Handmade: Gibraltar couple enjoys alpaca farming

Jocelynn Brown
The Detroit News

Richard Steffke, who once did handyman work on Grosse Ile, and his wife, Gail, a former professional race car driver, never saw it coming, but one day their lives took a turn down a road that would lead to an entirely different livelihood.

“Back in 2000, I walked in here to fix a fence. I was doing handyman work on the island, and I came in here to inquire about fence repairs, and fell in love with the alpacas,” recalls Steffke. “ By the weekend, I got my wife in here, and about three months later, we purchased our first alpaca, and by 2008, we had 15 alpacas. The former owner of the farm passed away and my wife and I decided to buy the whole farm in 2008.”

Of course, life hasn’t been the same since the adventurous couple, now owners of 24 alpacas, purchased Gibraltar Bay Alpacas, a 12-acre farm on Grosse Ile, just seven minutes from their Gibraltar home. Together, they spend long hours each day tending to a total of 53 exotic hairy animals that look similar to llamas and camels. The thick fleece from the wool-bearing animals is sheered and spun into yarn.

“We sheer the animals out once a year, and each animal produces 7-10 pounds of fiber. We send it down to Tennessee and they clean it, cart it, and spin it into yarn, and send it back to us,” says Steffke. “All the colors are natural colors. We won’t have a green or brilliant red, but we have a rose gray. It’s naturally that color off the animal.”

The yarn is then sold in their gift shop, located on the farm, along with knitted garments, accessories and other items made in Peru with alpaca fiber. The yarn sells for $6.50 an ounce, with skeins weighing at least 3 ounces each. And, where there’s yarn, there’s sure to be knitters! Michelle Pappas of Wyandotte instructs beginner to advanced knitting lessons inside a classroom on the farm. The fee is $30 for three two-hour classes scheduled around the students.

Because the quality of fleece can vary greatly from one animal to another, so does the fiber/yarn it produces. Steffke sells alpacas priced from $500 to $25,000 each, and they come micro-chipped, DNA coded and with a registration number. The price point is a good indication of the quality of the animal and fiber it produces. Fleece from a $500 alpaca wouldn’t produce the best fiber. The higher-grade fiber is turned into clothing, while that of lesser quality is sent to the New England Alpaca Fiber Pool where it’s made into felt foot beds and boot liners. (I must say, this helps one better understand the sticker shock price of some yarns — and wool fabric/garments!)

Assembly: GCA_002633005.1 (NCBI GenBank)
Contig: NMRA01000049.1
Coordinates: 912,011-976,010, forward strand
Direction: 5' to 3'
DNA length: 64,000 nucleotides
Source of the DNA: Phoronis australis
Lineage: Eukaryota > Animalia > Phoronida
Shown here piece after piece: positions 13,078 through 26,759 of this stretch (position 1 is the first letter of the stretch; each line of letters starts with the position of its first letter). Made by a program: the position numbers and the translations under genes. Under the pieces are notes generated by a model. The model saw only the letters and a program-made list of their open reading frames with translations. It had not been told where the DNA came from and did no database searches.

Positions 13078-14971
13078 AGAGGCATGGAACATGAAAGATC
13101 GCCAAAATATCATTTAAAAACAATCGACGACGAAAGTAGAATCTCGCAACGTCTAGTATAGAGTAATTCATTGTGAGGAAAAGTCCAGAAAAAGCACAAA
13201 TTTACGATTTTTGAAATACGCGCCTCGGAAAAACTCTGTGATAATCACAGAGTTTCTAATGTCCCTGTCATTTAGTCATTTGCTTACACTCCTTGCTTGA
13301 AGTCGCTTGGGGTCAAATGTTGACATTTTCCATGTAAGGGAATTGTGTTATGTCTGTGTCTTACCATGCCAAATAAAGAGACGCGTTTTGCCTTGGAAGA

There are approximately 300 weekly visitors to the farm, including groups of knitters, adults and children with disabilities, wounded warriors, and children who are home-schooled. Many visitors purchase either yarn or clothing, but Steffke says, “Some come to see the alpacas, (but) it’s not a petting farm — this is people’s investments here. We have an owner who has two animals here, and she comes (quarterly) from Eugene, Oregon to see her animals and to see our yarn. We produce yarn for her yarn store.”

Once a year, the Steffkes host a trunk show called “From Fiber to Fashion” at the Pilot House on Grosse Ile. Steffke says, “We have people, primarily women, from all over come, and we serve a pretty good (catered) dinner.” This year’s event is scheduled for Nov. 14, and tickets are $15 advance and $20 at the door. For more information, call (734) 675-6220.

Gibraltar Bay Alpacas is open year-round Wednesday-Sunday from 10:30 a.m.-4:30 p.m., so why not put together a group of your favorite knitting buddies and head on down to the Grosse Ile farm for a day of stitching? Who knows, you may return home the proud owner of a new four-legged animal!

Detroit News Columnist Jocelynn Brown is a longtime Metro Detroit crafter. You can reach her at (313) 222-2150 or

Contact Gibraltar Bay Alpacas (8545 Groh, Grosse Ile Township 48138) at (734) 675-6220 or on Facebook.